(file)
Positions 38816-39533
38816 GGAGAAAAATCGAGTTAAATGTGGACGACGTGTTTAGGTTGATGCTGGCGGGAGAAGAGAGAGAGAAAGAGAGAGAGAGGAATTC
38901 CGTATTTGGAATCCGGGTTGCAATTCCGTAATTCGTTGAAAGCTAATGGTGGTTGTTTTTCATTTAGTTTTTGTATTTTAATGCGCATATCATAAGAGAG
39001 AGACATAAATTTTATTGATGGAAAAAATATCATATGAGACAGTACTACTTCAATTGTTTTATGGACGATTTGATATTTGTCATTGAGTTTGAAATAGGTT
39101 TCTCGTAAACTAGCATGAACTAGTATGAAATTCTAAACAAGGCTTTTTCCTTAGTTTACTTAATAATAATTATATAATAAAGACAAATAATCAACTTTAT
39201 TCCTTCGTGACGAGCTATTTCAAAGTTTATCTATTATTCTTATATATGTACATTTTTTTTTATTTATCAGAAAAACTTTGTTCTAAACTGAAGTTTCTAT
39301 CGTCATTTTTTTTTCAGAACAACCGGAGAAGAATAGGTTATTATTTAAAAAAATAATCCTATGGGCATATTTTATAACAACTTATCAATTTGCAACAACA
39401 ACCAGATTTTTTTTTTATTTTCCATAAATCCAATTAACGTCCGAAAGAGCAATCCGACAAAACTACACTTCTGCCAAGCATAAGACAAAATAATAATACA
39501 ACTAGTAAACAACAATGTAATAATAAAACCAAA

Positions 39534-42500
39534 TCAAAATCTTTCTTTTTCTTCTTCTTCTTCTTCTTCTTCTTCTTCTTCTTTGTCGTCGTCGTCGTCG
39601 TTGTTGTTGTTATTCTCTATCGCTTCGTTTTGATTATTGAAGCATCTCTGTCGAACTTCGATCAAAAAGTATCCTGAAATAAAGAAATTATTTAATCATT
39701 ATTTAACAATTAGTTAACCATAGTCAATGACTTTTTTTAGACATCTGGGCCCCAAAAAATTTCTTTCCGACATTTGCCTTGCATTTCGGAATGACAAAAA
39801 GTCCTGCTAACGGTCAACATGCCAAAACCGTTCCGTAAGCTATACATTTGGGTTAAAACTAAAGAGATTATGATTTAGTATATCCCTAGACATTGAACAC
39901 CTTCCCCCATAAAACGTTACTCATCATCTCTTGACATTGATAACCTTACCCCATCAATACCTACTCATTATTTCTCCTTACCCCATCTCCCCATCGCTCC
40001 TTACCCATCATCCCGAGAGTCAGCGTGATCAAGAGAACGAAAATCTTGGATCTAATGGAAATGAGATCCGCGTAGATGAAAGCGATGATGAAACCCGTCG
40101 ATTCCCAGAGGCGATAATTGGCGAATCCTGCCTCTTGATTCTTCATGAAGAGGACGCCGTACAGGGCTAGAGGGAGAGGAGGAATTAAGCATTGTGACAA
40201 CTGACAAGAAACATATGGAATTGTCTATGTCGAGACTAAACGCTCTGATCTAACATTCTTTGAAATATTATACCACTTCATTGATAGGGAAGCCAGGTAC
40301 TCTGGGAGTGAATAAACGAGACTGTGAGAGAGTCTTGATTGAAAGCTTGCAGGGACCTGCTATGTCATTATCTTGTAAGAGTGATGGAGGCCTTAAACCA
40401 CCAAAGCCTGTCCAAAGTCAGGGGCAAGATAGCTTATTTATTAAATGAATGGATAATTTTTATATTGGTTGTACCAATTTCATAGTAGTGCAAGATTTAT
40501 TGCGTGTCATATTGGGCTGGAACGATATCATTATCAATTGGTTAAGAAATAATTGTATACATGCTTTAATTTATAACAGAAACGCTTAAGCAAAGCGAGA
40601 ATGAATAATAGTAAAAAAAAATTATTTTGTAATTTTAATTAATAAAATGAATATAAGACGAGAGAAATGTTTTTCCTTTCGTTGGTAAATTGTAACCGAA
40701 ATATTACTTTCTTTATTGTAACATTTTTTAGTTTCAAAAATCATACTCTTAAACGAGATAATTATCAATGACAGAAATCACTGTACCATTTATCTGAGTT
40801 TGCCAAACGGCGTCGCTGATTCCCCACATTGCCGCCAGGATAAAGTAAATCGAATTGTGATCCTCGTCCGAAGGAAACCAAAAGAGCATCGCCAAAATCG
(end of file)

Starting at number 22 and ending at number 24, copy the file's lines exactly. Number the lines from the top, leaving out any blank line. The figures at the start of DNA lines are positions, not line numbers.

40601 ATGAATAATAGTAAAAAAAAATTATTTTGTAATTTTAATTAATAAAATGAATATAAGACGAGAGAAATGTTTTTCCTTTCGTTGGTAAATTGTAACCGAA
40701 ATATTACTTTCTTTATTGTAACATTTTTTAGTTTCAAAAATCATACTCTTAAACGAGATAATTATCAATGACAGAAATCACTGTACCATTTATCTGAGTT
40801 TGCCAAACGGCGTCGCTGATTCCCCACATTGCCGCCAGGATAAAGTAAATCGAATTGTGATCCTCGTCCGAAGGAAACCAAAAGAGCATCGCCAAAATCG